In 1973, the Constitution (Amendment) (No 2) Act 1973 58 amended Article 46 of the Constitution to allow the number of parliamentary constituencies and apportioned seats among the states to be established in accordance with what was specified in the new Article 46. This meant that the delimitation exercise by the Election Commission was severely restricted. 59 Although it has been observed elsewhere 60 that, notwithstanding the 1973 restrictions imposed on the Election Commission, the constituency reviews by the Election Commission could still extend to the total number of parliamentary constituencies, the combined effect of the 1973 amendments and the imposed mandatory parliamentary scrutiny of any recommended review by the Election Commission 61 has formalistically shrunk the scope of the Election Commission’s powers and its jurisdiction over constituencies. Today, the Election Commission’s jurisdiction to conduct the delimitation of constituencies and apportionment within every state continues to be subject to parliamentary approval.62

    In 1984, the Constitution (Amendment) (No 2) Act 1984 63 removed the upper limit of the mandatory periodic review of constituencies, leaving only the lower limit of “an interval of not less than eight years [after the date of completion of the last review]”.64 The significance of this amendment is that there is no longer a requirement to compel a periodic review of constituencies if the Election Commission were not so minded. Periodic review, save for any eventualities specified in Article 113(3A),65 is no longer automatically triggered.

    It should also be noted that the amended Article 113(3A) potentially enables review of constituencies to be triggered at the whim of the dominant ruling party by simply passing an amendment of Article 46. 66 This could effectively lead to the usurpation by the legislature of the Election Commission’s prerogative to initiate a review of constituencies at any time. The Election Commission therefore seems to have been relegated to being a mere executor administrator of the electoral system, always having to take its cue from the ruling government. As things stand today, the room for abuse is alarmingly wide.

    C. Failure to measure up

    No electoral administrator, however independent and politically-insulated, can bring about free and fair elections without exhibiting a high standard of competence and efficiency in the discharge of his or her responsibilities.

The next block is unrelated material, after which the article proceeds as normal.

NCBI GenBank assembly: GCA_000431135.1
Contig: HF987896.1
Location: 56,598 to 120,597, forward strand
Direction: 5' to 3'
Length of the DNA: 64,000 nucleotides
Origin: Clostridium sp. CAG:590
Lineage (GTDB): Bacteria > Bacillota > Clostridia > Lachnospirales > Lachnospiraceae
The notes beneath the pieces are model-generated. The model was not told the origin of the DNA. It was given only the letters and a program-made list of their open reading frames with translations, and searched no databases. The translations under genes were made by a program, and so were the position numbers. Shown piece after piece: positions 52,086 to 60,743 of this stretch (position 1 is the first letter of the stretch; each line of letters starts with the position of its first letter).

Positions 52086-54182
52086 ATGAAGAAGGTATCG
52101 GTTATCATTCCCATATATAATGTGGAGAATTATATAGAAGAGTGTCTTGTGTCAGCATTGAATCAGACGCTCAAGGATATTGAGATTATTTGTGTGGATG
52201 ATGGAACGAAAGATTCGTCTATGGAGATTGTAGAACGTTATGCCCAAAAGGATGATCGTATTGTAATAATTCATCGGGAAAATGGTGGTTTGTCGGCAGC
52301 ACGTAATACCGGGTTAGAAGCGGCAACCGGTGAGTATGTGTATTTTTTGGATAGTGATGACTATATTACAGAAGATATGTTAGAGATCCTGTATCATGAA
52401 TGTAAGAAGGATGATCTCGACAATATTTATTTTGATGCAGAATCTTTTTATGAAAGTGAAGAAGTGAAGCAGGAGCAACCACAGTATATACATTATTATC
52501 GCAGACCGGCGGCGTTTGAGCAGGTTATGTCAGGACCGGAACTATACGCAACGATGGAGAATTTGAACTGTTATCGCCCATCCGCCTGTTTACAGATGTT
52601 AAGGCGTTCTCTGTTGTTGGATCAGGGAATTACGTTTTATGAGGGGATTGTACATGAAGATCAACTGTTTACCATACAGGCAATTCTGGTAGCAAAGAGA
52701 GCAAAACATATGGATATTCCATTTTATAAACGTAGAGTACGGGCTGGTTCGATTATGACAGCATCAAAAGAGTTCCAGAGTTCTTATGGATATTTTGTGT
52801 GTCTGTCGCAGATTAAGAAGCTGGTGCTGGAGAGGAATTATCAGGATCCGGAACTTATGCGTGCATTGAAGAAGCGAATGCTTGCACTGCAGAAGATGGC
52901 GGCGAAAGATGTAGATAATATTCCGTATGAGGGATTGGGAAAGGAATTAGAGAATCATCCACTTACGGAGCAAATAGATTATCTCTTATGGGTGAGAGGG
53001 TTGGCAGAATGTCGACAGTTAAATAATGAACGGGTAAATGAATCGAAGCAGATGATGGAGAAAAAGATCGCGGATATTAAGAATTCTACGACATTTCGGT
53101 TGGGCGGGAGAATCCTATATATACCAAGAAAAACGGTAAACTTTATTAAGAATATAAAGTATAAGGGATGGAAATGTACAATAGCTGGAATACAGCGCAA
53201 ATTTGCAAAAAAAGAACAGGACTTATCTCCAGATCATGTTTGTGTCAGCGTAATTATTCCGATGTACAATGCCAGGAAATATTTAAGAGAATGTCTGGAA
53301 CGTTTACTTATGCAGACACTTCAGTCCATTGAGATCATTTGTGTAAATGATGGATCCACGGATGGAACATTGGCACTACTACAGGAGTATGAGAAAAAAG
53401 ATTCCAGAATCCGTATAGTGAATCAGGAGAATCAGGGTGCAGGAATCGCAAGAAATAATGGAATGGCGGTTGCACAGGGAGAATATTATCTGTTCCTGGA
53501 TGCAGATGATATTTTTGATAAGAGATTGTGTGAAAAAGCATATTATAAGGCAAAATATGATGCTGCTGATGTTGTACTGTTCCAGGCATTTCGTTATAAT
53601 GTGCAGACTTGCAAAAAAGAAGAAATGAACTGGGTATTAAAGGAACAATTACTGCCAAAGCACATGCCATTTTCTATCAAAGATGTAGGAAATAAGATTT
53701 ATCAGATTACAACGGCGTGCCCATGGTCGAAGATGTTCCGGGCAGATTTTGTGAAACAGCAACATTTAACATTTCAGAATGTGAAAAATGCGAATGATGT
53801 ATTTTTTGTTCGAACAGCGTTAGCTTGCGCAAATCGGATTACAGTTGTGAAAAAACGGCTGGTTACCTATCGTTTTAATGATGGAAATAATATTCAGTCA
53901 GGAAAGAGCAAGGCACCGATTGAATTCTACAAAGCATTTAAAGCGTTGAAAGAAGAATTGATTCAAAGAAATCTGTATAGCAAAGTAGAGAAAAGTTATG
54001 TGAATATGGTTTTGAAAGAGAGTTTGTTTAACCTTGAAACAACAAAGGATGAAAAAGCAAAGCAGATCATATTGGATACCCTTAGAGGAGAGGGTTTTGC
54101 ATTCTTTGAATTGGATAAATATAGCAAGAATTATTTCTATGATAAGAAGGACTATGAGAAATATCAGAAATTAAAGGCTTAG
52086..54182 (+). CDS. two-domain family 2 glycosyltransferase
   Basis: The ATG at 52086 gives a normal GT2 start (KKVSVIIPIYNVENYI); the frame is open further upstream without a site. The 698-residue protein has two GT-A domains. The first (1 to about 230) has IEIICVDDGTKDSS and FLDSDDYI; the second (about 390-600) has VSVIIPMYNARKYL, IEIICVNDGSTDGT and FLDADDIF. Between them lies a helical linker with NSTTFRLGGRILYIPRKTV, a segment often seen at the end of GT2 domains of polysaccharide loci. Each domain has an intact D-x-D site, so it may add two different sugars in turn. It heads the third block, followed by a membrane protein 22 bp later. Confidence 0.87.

Malaysia’s Election Commission has been attracting persistent criticism regarding its revision of electoral rolls and the actual conduct of elections.67

    (Assoc. Prof. Tey is director, Centre for Commercial Studies at the National University of Singapore.)

    ________________

    Tomorrow: Notwithstanding the relatively constant percentage of the Malay population, the percentage of Malay-majority constituencies has seen a consistent increase over the years from the 1959 election to the 1999 election. (Part 2)



    Footnote:

    Tey, Tsun Hang (2010) "Malaysia's Electoral System: Government of the People?,"

    Asian Journal of Comparative Law: Vol. 5: Iss. 1, Article 11.


    DOI: 10.2202/1932-0205.1279
    Available at: http://www.bepress.com/asjcl/vol5/iss1/art11
    1 The 1991 Report of the Secretary-General of the United Nations, A/46/609 and Corr. I, para 76.

    2 For example, the barring of three opposition party leaders from participating in the 2004 general elections on grounds of criminal convictions related to their political activities: “Three opposition leaders barred from running in Malaysia elections”, AFX Asia, 4 March 2004. However, one of the accused was later not convicted: “Malaysian court quashes opposition leader’s prison sentence on state secrets charge”, Associated Press Newswires, 15 April 2004. Also, in view of the Prime Minister’s prerogative to advise the constitutional monarch to dissolve Parliament and to call for a general election, the ruling coalition can restrict the political campaigning by opposition parties by limiting the campaigning period to polling day to as short as 8 days in the 2004 general elections: “Malaysian Election Commission: Polls to be held Mar 21”, Dow Jones International News, 5 March 2004; William Case, “Malaysia’s general elections in 1999: a consolidated and high-quality semi-democracy” (2001) 25(1) Asian Studies Review 35 at 38. The Internal Security Act has also been used by the government to detain opposition party members, presumably to deny them the right to contest in the general elections: Francis Loh, “Understanding the 2004 Election Results: Looking Beyond the Pak Lah Factor” (2004) 24(3) Aliran Monthly 8 at 10. It has also been observed by commentators that the Sedition Act 1971, the 1970s amendments to the Constitution and the Elections Act prohibited opposition parties from freely campaigning on certain popular issues such as citizenship: see Diane K. Mauzy, Barisan Nasional: Coalition Government in Malaysia (Kuala Lumpur: Marican & Sons, 1983).

    3 All of Malaysia’s mainstream newspapers and the broadcasting media are controlled by the government and it has been widely accepted that these mainstream mass media have been biased in their reports, favouring the ruling coalition and portraying a poor and distorted image of the opposition parties: see Abdul Rashid Moten, “August 2004 By-election in Terengganu, Malaysia:
    The Ascendance of Islam Hadhari” (2006) 34(1) Asian Profile 43 at 50; Mustafa K. Anuar, “The Role of Malaysia’s Mainstream Press in the 1999 General Election” in Francis K.W. Loh & Johan Saravanamuttu eds., New Politics in Malaysia (Singapore: Institute of Southeast Asian Studies, 2003) 53-65; Tun Mohd. Suffian Hashim et al, The Election Watch Report: the 1990 General Elections (Kuala Lumpur: Election Watch, 1990) 12-4; Mustafa K. Anuar, “The Media Circus Comes to Town” (2004) 24(2) Aliran Monthly 19.